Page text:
State of emergency must be removed immediately, Turkish Bar Association head says

State of emergency must be removed immediately, Turkish Bar Association head says

State of emergency must be removed immediately, Turkish Bar Association head says

The state of emergency and the decree numbered 696 must be removed immediately as they go against the Turkish Constitution, Turkish Bar Association head Metin Feyzioğlu said on Dec. 27 following an emergency meeting held in Ankara.

“The state of emergency, as it is, is an obstacle in the way of our fight against terrorism because it damages Turkey’s reputation,” Feyzioğlu said.

“This is a situation that terror organizations would benefit from as they can establish the platform to gain foreign support in such an environment,” Feyzioğlu added.

Feyzioğlu also sharply criticized the latest emergency decree numbered 696 published on Dec. 24, saying it gives the government’s authority to civilians.

The decree provides immunity to civilians who fought against last year’s coup attempt and terrorist acts that followed the day, but critics say the decree is vaguely-worded and can be misinterpreted.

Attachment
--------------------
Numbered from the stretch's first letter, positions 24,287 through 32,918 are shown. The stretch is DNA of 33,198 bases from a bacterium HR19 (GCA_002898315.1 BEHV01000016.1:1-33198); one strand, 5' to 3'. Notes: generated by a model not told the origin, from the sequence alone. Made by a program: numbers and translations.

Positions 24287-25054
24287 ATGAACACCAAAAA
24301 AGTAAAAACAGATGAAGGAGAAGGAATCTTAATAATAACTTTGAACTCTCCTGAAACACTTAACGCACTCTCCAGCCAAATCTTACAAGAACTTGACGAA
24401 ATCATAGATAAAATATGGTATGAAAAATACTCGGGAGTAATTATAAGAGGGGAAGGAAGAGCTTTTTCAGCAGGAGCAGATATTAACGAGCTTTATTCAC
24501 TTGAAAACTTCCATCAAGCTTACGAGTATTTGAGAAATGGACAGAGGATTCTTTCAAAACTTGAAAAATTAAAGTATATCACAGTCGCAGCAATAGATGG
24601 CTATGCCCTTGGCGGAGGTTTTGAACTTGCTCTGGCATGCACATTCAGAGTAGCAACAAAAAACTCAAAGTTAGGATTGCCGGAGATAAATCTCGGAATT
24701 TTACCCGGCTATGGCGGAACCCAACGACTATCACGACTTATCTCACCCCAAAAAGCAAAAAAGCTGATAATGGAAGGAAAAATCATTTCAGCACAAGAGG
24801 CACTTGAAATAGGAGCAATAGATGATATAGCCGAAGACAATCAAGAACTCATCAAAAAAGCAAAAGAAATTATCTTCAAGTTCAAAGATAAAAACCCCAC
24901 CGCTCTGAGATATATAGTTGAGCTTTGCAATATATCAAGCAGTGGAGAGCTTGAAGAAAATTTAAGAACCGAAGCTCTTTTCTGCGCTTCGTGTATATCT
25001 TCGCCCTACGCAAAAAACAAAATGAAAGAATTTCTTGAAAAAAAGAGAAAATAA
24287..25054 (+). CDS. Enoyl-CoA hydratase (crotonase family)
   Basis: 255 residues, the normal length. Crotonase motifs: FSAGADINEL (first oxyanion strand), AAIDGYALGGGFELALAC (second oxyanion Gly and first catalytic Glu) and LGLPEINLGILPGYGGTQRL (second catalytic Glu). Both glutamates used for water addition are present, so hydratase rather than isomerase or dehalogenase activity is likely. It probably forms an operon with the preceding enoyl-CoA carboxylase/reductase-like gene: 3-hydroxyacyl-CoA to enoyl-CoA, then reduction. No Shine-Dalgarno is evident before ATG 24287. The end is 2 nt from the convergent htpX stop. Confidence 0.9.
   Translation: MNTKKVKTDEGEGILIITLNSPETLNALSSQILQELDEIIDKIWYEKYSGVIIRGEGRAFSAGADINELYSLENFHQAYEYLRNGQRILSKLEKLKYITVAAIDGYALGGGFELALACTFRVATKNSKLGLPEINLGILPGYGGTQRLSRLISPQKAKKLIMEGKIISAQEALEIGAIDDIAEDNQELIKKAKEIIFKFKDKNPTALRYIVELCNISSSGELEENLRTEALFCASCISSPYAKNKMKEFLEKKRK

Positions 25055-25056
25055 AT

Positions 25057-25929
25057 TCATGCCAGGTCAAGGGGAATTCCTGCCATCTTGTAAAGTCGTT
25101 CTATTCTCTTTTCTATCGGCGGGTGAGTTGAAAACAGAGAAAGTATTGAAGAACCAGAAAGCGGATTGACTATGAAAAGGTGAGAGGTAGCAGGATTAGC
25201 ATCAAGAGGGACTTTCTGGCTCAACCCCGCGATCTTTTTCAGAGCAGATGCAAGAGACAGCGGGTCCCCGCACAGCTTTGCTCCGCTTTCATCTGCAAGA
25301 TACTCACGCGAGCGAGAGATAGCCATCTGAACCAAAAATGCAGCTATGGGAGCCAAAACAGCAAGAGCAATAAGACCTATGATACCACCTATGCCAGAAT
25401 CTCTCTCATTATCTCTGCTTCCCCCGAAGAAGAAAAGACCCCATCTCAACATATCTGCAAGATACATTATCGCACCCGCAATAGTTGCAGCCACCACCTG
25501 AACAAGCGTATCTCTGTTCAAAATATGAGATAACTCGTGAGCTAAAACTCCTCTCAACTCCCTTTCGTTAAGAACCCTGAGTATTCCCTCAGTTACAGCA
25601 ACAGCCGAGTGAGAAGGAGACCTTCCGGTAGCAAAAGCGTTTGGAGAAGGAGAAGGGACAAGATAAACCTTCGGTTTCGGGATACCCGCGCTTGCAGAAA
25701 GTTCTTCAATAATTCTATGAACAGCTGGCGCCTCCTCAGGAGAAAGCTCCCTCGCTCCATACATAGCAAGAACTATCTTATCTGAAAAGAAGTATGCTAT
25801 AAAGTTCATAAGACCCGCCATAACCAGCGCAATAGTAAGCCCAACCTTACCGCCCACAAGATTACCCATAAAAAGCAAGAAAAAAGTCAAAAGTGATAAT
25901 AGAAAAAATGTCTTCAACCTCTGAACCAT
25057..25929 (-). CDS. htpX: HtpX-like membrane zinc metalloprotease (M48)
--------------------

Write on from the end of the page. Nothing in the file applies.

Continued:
Answering critics, the latest decree includes only incidents that happened on the night of the coup attempt and the following morning, ruling Justice and Development Party (AKP) Spokesperson Mahir Ünal said at a press conference on Dec. 25.

However, Feyzioğlu said he believes the regulation puts the country under threat.

“We all know how to read and write. There is no clarification in the decree that says it will cover only the night of the coup,” the bar head stated, adding that that this “irresponsible” regulation would hurt the penalty and compensation processes in the future.

Criticizing the use of emergency decrees in issues not related to the state of emergency, Feyzioğlu said it is forbidden in the constitution. “This also goes against the European Human Rights Treaty,” he said.

“A government that considers itself a ‘government’ can never install such measure,” he added.

Another regulation the new decree brings is a change to outfits worn by convicts. A total of 58,500 prisoners and convicts will wear single-type uniforms during court appearances.

Feyzioğlu said forcing convicts to wear uniforms will give the impression that the suspect is guilty.

“This strictly violates a person’s right for defense,” Feyzioğlu said.

Feyzioğlu then called on the Turkish Parliament to convene and discuss the decree and the state of emergency.

The bar head also called on the Supreme Court to take responsibility in the case.